When it comes to drinks, packaging is once again your kryptonite. Think about what your beverages of choice come packaged in, and always choose recyclable options. When it comes to serving drinks, skip the straws, and consider buying second-hand glasses from an op-shop and donating them back after the event, or encouraging everyone to BYOC (bring your own cup).
Tip: Look at the bigger eco picture and try making your own drinks (think water flavoured with chopped fruit and mint) or buying organic, sustainable beverages – let our Green Gog Guide be your bible.
Cutlery + crockery
Buying plastic, disposable cutlery and crockery is a sure-fire way to double your waste at the end of the day. Instead, rent, buy second-hand and donate back, go for compostable paper/bamboo options or encourage everyone to BYO. Or, serve a bunch of finger food and then ice cream in cones for dessert and remove plates from the equation entirely!
Take the same second-hand approach with tablecloths and napkins – an awesome vintage doily situation is going to bring more charm than a tacky throwaway plastic one, and you can donate it back as well. Similarly, cloth napkins are much more pleasant to use, and cut down on waste again.
Venue + transport
Think about location of your party, and how this will impact on waste. For example, can you have it outdoors to capitalise on sunshine, thus cutting down on electricity used? Be sure to have a backup plan in place for foul weather. It’s also fun to encourage people to walk, cycle, carpool or use public transport to make their way to you, to get them into the spirit and minimise their environmental footprint. If you put transport options on the invitations, your guests are more likely to consider them, than if they had to do the legwork (pardon the pun) themselves.
It’s easy to get carried away with decorations at times, but two dollar and party shops can be environmental black holes. Forget about balloons and other throwaway items and rent (sites like Lenzo are great for the fun stuff), buy second-hand and donate back, or make your own decorations. The internet is a veritable source of DIY ideas, like this one on how to make your own no-sew bunting, great for using any old fabrics lying around.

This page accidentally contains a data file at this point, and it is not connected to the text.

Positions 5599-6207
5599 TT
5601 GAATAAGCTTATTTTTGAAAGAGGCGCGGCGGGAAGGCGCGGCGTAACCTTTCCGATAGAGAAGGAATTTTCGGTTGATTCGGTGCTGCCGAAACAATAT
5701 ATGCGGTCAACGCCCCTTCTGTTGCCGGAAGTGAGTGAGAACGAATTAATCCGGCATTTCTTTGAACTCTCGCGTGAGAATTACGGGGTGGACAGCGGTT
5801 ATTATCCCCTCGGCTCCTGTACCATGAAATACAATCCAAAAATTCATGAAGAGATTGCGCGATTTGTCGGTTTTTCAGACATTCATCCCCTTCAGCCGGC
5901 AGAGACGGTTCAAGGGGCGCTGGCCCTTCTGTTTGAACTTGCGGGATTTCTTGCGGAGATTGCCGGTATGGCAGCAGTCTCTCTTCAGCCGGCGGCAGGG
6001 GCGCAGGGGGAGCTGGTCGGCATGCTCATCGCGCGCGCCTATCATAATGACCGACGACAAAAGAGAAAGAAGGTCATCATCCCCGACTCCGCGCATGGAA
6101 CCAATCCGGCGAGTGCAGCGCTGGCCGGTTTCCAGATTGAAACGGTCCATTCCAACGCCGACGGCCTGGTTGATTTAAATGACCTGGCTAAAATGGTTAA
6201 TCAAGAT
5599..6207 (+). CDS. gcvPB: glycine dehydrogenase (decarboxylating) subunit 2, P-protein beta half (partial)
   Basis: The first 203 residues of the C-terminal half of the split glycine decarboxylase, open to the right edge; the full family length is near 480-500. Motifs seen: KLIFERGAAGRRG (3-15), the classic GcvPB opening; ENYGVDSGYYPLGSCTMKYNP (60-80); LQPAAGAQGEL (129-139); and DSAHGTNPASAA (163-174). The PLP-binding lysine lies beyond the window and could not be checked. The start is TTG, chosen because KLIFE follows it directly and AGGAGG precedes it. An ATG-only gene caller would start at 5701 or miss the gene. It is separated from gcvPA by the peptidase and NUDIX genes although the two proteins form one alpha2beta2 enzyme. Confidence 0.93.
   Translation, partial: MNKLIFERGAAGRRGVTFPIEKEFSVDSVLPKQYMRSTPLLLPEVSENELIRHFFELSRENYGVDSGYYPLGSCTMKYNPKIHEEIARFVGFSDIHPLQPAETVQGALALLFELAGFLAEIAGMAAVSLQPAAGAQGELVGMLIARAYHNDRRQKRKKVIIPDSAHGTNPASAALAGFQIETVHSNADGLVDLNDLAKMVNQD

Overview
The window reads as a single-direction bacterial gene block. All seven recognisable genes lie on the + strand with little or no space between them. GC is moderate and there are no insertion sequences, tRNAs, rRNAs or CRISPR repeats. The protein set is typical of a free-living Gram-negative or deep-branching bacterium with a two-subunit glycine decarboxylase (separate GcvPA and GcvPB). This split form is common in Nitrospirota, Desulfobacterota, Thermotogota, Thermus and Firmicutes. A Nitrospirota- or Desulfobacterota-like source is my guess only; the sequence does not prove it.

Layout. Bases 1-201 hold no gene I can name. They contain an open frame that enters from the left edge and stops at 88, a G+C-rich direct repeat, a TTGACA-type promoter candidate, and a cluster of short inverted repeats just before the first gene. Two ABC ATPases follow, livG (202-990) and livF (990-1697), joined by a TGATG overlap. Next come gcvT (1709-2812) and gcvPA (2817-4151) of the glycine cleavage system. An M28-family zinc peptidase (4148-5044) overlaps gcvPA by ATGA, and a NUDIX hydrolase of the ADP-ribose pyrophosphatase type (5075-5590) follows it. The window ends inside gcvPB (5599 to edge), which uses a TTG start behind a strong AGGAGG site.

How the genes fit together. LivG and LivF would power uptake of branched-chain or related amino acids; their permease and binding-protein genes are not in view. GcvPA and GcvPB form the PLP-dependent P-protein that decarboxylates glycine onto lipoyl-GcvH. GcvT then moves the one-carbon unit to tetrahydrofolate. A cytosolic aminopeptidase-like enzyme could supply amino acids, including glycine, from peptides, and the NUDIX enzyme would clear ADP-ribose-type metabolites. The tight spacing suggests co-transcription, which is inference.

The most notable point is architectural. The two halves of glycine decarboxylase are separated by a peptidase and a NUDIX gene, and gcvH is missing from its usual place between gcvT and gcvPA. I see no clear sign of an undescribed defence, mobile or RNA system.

If you want to go for flowers, make sure you source them somewhere local (and preferably sustainable) and send everyone home with a bunch so you don’t end up throwing out perfectly good blooms for lack of space! Or buy potted plants or succulents and keep them for your own garden or give them away as gifts.
Discourage people from bringing gifts! (Your guests will secretly thank you.) You often end up with a lot of junk you don’t need, that isn’t ethically or sustainably produced, and that you will throw out in your next spring clean. Instead, encourage them to donate the money to your favourite charity, or remind them that the greatest gift is their presence.
Hopefully if you’ve planned your party mindfully in regards to waste, your clean up will be a bit less painful. Be organised with sorting waste – make sure you have all the different bins you need, as well as large containers for any more tricky recyclables you might have to accommodate for. Label everything clearly so guests can do some of the hard yards for you. When cleaning, use eco products in recyclable packaging, or, make your own natural cleaning products to really do your bit.
There you have it! Waste-free and fun-filled parties are the way to go. If you’re thinking about Christmas, check out our tips based around this holiday or visit our guide to hosting sustainable parties.